[PAST EVENT] Rethinking Constitutions when Democracy Is under Siege: A Global Perspective
Access & Features
- Open to the public
The Center for Comparative Legal Studies and Post-Conflict Peacebuilding and the Reves Center for International Studies will host a symposium titled "Rethinking Constitutions when Democracy Is under Siege: A Global Perspective" on Friday, September 13.
Admission is free and all are welcome.
Around the world, populist movements are on the rise. Debate and dissent are more bitter than ever. Are these trends indicative of thriving democratic processes – or something more troubling? During this symposium, constitutional experts from Europe, Asia, Africa, Latin America and the United States will discuss whether events in global regions are distinct or related, and what the role of constitutions and international organizations should be when democracy appears to be under siege.
Opening Remarks: Christie S. Warren
Professor of the Practice of International and Comparative Law and Director, Center for Comparative Legal Studies & Post-Conflict Peacebuilding. Former Senior Expert in Constitutional Issues, United Nations Department of Political Affairs Mediation Support Unit Standby Team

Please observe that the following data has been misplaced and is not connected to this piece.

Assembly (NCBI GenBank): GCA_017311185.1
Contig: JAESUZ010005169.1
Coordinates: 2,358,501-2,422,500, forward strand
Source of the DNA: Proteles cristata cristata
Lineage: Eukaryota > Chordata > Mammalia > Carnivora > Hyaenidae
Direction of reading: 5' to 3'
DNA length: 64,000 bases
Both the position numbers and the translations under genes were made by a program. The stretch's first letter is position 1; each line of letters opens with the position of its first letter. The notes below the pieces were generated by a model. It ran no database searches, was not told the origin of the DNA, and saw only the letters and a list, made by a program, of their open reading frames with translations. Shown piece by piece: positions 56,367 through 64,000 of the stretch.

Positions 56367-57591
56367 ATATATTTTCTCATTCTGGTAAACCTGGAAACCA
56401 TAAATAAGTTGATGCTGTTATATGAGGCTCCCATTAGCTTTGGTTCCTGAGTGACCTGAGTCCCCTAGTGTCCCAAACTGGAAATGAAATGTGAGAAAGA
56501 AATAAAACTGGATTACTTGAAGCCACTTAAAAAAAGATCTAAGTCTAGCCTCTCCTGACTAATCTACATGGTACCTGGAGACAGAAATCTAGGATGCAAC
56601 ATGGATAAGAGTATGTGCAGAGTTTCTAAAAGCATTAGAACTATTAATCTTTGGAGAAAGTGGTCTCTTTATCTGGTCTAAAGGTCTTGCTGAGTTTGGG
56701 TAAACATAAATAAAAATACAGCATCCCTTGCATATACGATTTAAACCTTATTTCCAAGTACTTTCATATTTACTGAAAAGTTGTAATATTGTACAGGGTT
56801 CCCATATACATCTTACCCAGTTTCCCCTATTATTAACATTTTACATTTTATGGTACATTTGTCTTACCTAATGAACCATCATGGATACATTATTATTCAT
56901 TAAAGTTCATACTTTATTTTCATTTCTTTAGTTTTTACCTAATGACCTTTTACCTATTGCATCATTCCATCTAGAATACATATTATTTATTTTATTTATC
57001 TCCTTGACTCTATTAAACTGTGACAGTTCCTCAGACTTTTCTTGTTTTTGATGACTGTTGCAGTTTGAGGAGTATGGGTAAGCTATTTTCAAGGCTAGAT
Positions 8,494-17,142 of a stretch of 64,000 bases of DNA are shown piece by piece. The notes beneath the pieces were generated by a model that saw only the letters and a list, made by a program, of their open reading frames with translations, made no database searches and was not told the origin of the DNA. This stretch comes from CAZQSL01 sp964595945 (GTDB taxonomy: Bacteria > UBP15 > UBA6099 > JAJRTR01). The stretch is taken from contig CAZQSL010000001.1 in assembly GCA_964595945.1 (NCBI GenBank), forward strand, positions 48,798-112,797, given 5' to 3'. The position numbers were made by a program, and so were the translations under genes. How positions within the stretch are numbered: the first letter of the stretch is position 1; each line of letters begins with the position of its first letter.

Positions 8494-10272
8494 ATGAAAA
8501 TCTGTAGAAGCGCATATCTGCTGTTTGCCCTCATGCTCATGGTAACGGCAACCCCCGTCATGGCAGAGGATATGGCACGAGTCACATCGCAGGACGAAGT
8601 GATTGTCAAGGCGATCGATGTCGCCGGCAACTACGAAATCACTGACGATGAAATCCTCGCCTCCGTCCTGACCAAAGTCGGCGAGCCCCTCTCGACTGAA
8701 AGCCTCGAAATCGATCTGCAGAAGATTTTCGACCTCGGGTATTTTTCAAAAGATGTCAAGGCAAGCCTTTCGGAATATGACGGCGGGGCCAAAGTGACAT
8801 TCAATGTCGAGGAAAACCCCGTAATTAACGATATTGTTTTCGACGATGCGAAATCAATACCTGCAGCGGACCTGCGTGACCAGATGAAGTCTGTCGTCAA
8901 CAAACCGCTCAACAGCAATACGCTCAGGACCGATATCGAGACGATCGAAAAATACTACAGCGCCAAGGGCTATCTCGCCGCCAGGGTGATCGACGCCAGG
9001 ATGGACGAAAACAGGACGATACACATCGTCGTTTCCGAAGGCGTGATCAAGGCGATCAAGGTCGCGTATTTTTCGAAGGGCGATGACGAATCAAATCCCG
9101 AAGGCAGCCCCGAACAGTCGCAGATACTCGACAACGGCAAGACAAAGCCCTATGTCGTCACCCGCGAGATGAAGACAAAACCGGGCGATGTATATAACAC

9:30 – 10:30
Sanford Levinson: Our Dysfunctional Constitution
W. St. John Garwood and W. St. John Garwood, Jr. Centennial Chair in Law, University of Texas Law School
10:30 – 11:30
Marian Ahumada: Democracy under Suspicion: A View from Spain
Professor of Constitutional Law, Universidad Autónoma de Madrid. Former Director General for Legal Coordination, Ministry of the Presidency of Spain. Former Deputy Director, Centre for Political and Constitutional Studies
11:30 – 12:30
Louis Aucoin: Transplants Gone Wrong: Constitutional Challenges in West Africa
Professor of Practice, Fletcher School of Law and Diplomacy, Tufts University (retired); former Deputy Special Representative of the Secretary General for Rule of Law, United Nations Mission in Liberia; United Nations constitutional expert.
12:30 – 1:30 Lunch
1:30 – 2:30
Zachary Elkins: How Powerful is the President? A Latin American Perspective
Associate Professor, University of Texas at Austin. Co-Director, Comparative Constitutions Project
2:30 – 3:30
David Law: Hong Kong and Constitutional Inertia in Asia
Sir Y.K. Pao Chair in Public Law, The University of Hong Kong. Chancellor’s Professor, University of California Irvine School of Law
3:30 – 4:30
Augusto Lopez-Claros: The Role of Global Institutions When Democracy is under Siege
Former Director, World Bank Global Indicators Group; former Chief Economist and Director of the Global Competitiveness Program, World Economic Forum